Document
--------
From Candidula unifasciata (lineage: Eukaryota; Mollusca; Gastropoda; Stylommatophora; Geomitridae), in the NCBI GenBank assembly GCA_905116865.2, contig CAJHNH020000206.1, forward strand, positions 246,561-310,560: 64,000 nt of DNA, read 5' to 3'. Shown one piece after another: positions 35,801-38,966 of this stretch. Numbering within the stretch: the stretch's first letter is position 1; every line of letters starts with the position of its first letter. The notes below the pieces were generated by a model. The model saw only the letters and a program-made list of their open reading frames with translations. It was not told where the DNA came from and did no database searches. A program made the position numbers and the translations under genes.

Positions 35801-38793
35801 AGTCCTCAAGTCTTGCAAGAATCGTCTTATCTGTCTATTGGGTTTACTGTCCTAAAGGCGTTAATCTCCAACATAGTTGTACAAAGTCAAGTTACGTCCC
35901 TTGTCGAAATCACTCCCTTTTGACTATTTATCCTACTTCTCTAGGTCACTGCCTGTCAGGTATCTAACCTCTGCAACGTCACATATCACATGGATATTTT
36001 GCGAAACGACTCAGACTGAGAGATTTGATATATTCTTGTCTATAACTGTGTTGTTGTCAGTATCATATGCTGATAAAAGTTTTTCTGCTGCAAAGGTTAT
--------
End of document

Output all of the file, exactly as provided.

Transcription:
From Candidula unifasciata (lineage: Eukaryota; Mollusca; Gastropoda; Stylommatophora; Geomitridae), in the NCBI GenBank assembly GCA_905116865.2, contig CAJHNH020000206.1, forward strand, positions 246,561-310,560: 64,000 nt of DNA, read 5' to 3'. Shown one piece after another: positions 35,801-38,966 of this stretch. Numbering within the stretch: the stretch's first letter is position 1; every line of letters starts with the position of its first letter. The notes below the pieces were generated by a model. The model saw only the letters and a program-made list of their open reading frames with translations. It was not told where the DNA came from and did no database searches. A program made the position numbers and the translations under genes.

Positions 35801-38793
35801 AGTCCTCAAGTCTTGCAAGAATCGTCTTATCTGTCTATTGGGTTTACTGTCCTAAAGGCGTTAATCTCCAACATAGTTGTACAAAGTCAAGTTACGTCCC
35901 TTGTCGAAATCACTCCCTTTTGACTATTTATCCTACTTCTCTAGGTCACTGCCTGTCAGGTATCTAACCTCTGCAACGTCACATATCACATGGATATTTT
36001 GCGAAACGACTCAGACTGAGAGATTTGATATATTCTTGTCTATAACTGTGTTGTTGTCAGTATCATATGCTGATAAAAGTTTTTCTGCTGCAAAGGTTAT